Since this has come up a few times, I also can’t think of reasons for libraries to inject pth files (or __sitecustomize__) except to register some things like codecs very early. I don’t think any of the uses I can think of, including that one, need pth files though. Any import side effects they produce could be produced by the user explicitly opting-in to behaviors by adding imports at the start of their code (or in sitecustomize.py or usercustomize.py, or a run.py script). This seems much better in terms of orgs being able to control what happens at startup regardless of what dependencies are installed.

I know virtualenv was brought up as a special case, but it seems to me that it being special means it’s in the position to inject / patch whatever it wants when building the env anyway, so I’m not quite sure how this PEP would matter for it.

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Also, just looked at the docs on sitecustomize.py and usercustomize.py, and it’s possible for any package to install such files, which seems like a security issue waiting to happen. I just tried adding py_modules = sitecustomize to one of my projects, and it installed and executed just fine. It even overwrote an existing sitecustomize I had added manually.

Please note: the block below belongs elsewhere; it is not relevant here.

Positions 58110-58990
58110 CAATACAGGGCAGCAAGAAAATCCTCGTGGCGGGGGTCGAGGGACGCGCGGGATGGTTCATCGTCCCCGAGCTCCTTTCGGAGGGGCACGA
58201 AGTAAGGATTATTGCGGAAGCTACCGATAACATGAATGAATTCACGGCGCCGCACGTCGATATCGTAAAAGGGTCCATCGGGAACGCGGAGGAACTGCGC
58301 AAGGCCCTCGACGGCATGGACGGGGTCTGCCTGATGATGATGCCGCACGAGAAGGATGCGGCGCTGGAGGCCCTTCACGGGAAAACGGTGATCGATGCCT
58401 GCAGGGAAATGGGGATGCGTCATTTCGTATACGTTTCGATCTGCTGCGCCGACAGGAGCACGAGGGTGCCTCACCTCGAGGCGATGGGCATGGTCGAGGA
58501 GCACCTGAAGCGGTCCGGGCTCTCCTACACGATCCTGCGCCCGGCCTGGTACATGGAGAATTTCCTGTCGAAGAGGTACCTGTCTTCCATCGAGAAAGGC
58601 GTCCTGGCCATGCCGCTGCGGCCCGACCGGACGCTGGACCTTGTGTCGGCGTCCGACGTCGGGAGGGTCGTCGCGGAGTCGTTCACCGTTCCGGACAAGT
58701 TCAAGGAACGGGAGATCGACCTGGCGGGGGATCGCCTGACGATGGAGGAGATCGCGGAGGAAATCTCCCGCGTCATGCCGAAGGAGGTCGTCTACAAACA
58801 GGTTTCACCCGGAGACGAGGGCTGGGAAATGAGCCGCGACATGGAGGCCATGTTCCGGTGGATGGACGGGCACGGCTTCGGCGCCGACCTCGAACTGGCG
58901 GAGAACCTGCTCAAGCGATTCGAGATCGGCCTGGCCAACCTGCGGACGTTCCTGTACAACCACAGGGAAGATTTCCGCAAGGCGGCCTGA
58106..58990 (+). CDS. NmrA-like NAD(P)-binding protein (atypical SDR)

The more I think about this, and seeing input from @mauve about wanting to control their environment, the less appealing the current or proposed behavior seems.

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virtualenv is not in a position to control the global python, so any customization must be within the virtual environments python. As long as there exists a pth file support it can do so. I had the impression this PEP was a step to remove that. If that would happen there’d be no way to run some code on startup (unless does crazy things like generate shim executables and replace the link/copied python executable with those).